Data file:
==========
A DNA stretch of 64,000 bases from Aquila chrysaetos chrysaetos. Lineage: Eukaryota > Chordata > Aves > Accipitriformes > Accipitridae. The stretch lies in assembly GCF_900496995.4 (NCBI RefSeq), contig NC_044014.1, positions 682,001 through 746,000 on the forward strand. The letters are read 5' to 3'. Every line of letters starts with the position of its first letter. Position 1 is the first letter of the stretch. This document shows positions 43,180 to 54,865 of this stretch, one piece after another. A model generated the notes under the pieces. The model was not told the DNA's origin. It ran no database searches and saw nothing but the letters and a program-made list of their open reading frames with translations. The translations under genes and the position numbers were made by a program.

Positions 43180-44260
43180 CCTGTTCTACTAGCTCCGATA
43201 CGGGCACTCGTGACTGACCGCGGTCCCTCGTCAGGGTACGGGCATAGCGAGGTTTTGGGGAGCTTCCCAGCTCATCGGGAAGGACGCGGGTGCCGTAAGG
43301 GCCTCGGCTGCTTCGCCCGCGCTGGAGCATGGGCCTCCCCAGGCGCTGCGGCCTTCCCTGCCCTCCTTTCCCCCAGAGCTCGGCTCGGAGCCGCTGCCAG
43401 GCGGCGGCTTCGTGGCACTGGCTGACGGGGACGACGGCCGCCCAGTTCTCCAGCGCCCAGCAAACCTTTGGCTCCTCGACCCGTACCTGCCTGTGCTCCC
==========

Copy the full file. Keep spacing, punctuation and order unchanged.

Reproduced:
A DNA stretch of 64,000 bases from Aquila chrysaetos chrysaetos. Lineage: Eukaryota > Chordata > Aves > Accipitriformes > Accipitridae. The stretch lies in assembly GCF_900496995.4 (NCBI RefSeq), contig NC_044014.1, positions 682,001 through 746,000 on the forward strand. The letters are read 5' to 3'. Every line of letters starts with the position of its first letter. Position 1 is the first letter of the stretch. This document shows positions 43,180 to 54,865 of this stretch, one piece after another. A model generated the notes under the pieces. The model was not told the DNA's origin. It ran no database searches and saw nothing but the letters and a program-made list of their open reading frames with translations. The translations under genes and the position numbers were made by a program.

Positions 43180-44260
43180 CCTGTTCTACTAGCTCCGATA
43201 CGGGCACTCGTGACTGACCGCGGTCCCTCGTCAGGGTACGGGCATAGCGAGGTTTTGGGGAGCTTCCCAGCTCATCGGGAAGGACGCGGGTGCCGTAAGG
43301 GCCTCGGCTGCTTCGCCCGCGCTGGAGCATGGGCCTCCCCAGGCGCTGCGGCCTTCCCTGCCCTCCTTTCCCCCAGAGCTCGGCTCGGAGCCGCTGCCAG
43401 GCGGCGGCTTCGTGGCACTGGCTGACGGGGACGACGGCCGCCCAGTTCTCCAGCGCCCAGCAAACCTTTGGCTCCTCGACCCGTACCTGCCTGTGCTCCC